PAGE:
Social media has also created another pathway for children and teens to bully one another.  Cyberbullying is linked to an increased risk of depression, and frequently, victims suffer in silence, so parents and caregivers may be completely unaware that it is even occurring.  Some studies have shown that the effects of bullying can be as bad as or worse than childhood abuse.  According to research by the Pew Research Center, 46% of youth report having been bullied online.  A similar poll from the Cyberbullying Research Center found that 13% of youth reported having bene perpetrators of cyberbullying.  Interestingly, “bully-victims,” or those who both are targeted and target others, are most at risk for developing depressive symptoms.

            All this is not to say that technology is without merit.  Throughout the pandemic, it was the ability to provide telehealth sessions that enabled clients to continue their mental health treatment without risk of exposure to COVID-19, not to mention the innumerable apps that have been developed to give users instant access to mindfulness exercises, meditation exercises, and psychoeducation on their diagnosis.  Social media can be used as a tool to connect to others via online support groups and for therapists to connect to each other to help clients obtain care with providers who specialize in treating certain diagnoses.  The key is for parents and caregivers to teach children and adolescents how to use technology safely and responsibly.  To establish safe guidelines for technology use:

  • Don’t overreact.  Technology isn’t going anywhere, so we need to teach healthy habits early.
  • Teach children about responsible online activity, especially in the areas of safety/privacy.  Make sure they know that they can speak to an adult if someone online is engaging them in scary or hurtful information.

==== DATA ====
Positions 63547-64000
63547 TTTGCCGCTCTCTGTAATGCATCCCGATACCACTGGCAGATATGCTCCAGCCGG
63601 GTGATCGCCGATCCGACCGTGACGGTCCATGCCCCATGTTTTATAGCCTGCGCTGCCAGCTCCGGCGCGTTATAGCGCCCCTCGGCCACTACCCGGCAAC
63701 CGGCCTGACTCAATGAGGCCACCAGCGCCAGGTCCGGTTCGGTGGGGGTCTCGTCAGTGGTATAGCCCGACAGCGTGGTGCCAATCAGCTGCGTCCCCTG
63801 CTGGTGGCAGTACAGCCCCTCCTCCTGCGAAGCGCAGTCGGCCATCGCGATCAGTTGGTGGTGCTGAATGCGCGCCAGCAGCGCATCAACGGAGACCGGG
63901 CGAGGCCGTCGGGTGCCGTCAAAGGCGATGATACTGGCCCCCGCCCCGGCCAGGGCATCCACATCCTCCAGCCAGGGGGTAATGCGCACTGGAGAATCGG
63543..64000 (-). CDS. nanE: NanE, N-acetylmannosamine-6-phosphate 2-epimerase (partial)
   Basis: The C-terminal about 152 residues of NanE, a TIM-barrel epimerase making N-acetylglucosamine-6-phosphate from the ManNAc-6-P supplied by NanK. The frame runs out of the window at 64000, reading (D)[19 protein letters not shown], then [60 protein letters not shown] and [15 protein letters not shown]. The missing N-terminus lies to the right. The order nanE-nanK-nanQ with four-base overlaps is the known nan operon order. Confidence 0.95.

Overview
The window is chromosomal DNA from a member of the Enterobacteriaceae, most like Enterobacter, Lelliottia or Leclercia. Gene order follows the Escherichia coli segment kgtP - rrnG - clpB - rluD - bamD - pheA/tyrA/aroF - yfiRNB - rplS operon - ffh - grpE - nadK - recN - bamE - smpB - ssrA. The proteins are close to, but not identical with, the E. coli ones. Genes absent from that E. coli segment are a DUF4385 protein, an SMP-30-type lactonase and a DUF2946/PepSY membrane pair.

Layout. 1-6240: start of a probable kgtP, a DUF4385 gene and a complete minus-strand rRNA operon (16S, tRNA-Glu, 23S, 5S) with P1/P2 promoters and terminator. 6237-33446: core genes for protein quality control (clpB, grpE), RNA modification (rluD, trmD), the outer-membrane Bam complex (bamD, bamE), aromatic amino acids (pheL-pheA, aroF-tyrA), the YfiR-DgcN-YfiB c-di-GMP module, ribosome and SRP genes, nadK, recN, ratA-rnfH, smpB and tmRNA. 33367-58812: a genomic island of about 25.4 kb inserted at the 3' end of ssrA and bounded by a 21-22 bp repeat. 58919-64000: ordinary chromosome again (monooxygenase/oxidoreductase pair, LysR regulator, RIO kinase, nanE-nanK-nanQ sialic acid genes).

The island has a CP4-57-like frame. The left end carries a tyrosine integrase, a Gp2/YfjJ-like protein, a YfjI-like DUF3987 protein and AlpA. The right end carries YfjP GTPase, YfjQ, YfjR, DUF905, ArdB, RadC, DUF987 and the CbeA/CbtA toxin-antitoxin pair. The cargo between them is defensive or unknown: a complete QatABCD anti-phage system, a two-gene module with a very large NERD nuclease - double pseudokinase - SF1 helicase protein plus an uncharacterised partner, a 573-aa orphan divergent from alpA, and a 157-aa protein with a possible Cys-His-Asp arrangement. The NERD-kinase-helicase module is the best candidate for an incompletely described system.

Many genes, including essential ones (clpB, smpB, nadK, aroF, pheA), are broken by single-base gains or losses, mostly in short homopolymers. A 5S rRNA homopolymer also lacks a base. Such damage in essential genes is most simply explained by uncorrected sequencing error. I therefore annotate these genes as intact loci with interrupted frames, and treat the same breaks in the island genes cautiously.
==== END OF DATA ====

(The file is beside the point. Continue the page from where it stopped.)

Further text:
• Use your judgment.  Establish tech-free zones and determine what counts as screen time (for example, does doing homework count?  Video chatting with a friend?)
  • Protect bedtime.  Limit technology use for 30 minutes before your child or children go to sleep.
  • Pay attention.  Discuss with your child what types of sites are off-limits and don’t allow them to have their phone or tablet in their room.
  • Teach (and model) good online behavior.  Discuss cyberbullying, what to do if they witness cyberbullying, and over-sharing online.
  • Foster real-life friendships.  Help your child develop social skills and “real-life” relationships.

For better or worse, technology is here to stay.  To protect children and youth from technology’s potential deleterious effects on their mental health, parents and caregivers must not only help children learn about safe, balanced, and healthy habits, but also to model those habits on a daily basis.

Cecelia Hollands, MA, LPC

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Celebrating This Year’s Project SEARCH Graduates

I had the honor of speaking at the Project SEARCH graduation held on the campus of AHN St. Vincent Hospital this week. 

 Local sponsors of Project SEARCH include AHN St. Vincent Hospital, the Erie School District, the Office of Vocational Rehabilitation, and Erie County Department of Human Services, and the Barber National Institute.   

Project SEARCH began over 27 years ago at Children’s Hospital in Cincinatti. It was designed to assist students with disabilities in their final year of school in making the transition to work.  Students attend the program for a full school year at the host business (AHN St Vincent) where they become familiar with the culture of the organization, the various job opportunities available and work as as a contributing team member. Students receive hands on training through worksite rotations, supportive job coaching and individualized career exploration.  Through this training they are able to build their communication, problem solving, technology and team building skills which will assist them in securing employment upon graduation.